ALIAGA, Nueva Ecija: Residents of this Central Luzon town, 145 kilometers northwest of Manila, are upbeat as local and foreign tourists trek here today, June 24, for the annual “Taong Putik” (mud man) revelry.
They take pride, too, that paying homage to their patron saint—John The Baptist—through taong putik has brought miracles like a reduced crime rate and has also spared them from the devastating effects of typhoon and drought.
Police records show that for murder cases, 12 were reported in 2014, eight in 2015, and one during the first half of 2016; for homicide, six in 2014, six in 2015, and one in 2016; for rape, nine in 2014, six in 2015 and three in 2016; and for robbery, nine in 2014, seven in 2015, but none in the last six months. This means crime volume in 2014 was reduced to 112 for 2016.
Aliaga Taong Putik devotees claim that the reduced crime rate in the town is an answer to their prayers to St. John The Baptist. Every year, through their prayers and religious practice of daubing mud all over their bodies and wearing banana leaves or wild vines, residents seek penance to ward off the evil spirits that beleaguer their community, said Fr. Elmer Villamayor, parish priest of Barangay Bibiclat here.
The devotees would wake up at dawn, put on their costumes of dried mud-stained leaves and vines, then march to the village chapel stopping from house-to-house to ask for money then proceed to attend the Mass. They would later go to the river to “wash off their sins.”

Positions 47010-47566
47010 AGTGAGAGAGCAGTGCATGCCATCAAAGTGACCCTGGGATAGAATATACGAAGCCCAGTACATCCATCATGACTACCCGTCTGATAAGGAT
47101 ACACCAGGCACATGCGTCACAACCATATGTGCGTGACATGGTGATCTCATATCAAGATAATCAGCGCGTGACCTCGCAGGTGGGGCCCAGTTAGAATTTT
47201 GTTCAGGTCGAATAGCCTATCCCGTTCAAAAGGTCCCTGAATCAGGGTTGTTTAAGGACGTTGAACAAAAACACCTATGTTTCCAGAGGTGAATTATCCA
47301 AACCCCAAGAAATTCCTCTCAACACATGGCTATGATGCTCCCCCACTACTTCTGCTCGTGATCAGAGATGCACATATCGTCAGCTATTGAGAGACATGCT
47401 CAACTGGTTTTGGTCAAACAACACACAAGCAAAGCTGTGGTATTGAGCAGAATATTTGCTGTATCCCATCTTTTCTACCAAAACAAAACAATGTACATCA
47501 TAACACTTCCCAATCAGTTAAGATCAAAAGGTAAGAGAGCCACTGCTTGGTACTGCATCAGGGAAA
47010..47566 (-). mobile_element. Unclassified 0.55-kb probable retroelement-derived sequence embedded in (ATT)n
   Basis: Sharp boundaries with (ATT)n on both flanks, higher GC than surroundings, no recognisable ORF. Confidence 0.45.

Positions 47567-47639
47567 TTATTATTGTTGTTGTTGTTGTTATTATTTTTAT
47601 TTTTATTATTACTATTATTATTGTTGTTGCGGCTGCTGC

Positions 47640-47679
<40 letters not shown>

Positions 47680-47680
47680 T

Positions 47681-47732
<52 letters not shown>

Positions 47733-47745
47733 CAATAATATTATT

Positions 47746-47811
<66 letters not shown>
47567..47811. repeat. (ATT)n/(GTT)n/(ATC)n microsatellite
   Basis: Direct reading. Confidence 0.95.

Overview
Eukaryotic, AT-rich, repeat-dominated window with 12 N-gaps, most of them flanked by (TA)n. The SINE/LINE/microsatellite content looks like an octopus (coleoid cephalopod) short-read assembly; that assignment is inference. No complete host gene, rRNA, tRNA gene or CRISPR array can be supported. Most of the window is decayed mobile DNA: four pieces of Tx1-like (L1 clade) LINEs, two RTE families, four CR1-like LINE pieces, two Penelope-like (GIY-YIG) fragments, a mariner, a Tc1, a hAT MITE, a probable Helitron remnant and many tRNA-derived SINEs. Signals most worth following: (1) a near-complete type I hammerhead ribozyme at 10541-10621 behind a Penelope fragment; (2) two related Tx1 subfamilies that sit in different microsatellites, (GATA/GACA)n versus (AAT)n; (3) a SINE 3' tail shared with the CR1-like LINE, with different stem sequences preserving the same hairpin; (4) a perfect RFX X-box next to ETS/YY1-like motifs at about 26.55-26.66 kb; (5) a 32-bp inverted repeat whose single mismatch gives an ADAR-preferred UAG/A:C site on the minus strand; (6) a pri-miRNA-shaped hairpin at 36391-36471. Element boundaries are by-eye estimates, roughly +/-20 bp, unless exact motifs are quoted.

This year, they are expecting last year’s number of participants and spectators to double, said Villamayor.
Sixty-year-old Venancio Peria vowed to continue being a taong putik, a family tradition his late father passed on to him, which he also wishes to be carried on by his wife Marcelina and daughter Maricel, in the event he could no longer participate.
The Aliaga folk believe in miracles Taong Putik brought to the community. Janette Miranda , 46, a regular devotee, claimed that her devotion saved her daughter after she was bitten by a snake.
Fr. Villamayor attested to this, saying that their continued devotion spared Aliaga from the devastating floods that submerged Nueva Ecija when Typhoon Lando hit the country in 2015. Also, during the height of the El Niño, they recited prayers and made a procession carrying the image of Saint John the Baptist. The following day, it rained.
Residents believe that the decline in the crime rate, usually doubled by bloody partisan politics and the proliferation of illegal drugs, owes much to their profound faith as manifested in their Taong Putik participation. Some village chieftains are also participants donning taong putik costumes.
However, Nueva Ecija police director, Senior Supt. Manuel Cornel, believes otherwise. He said the drop in crime incidence in Aliaga is a result of the local police’s hard work.
“If they believe in miracles, they should also initiate the teaching of morality among themselves. That is the best way to prevent criminals from their dastardly acts,” Cornel said.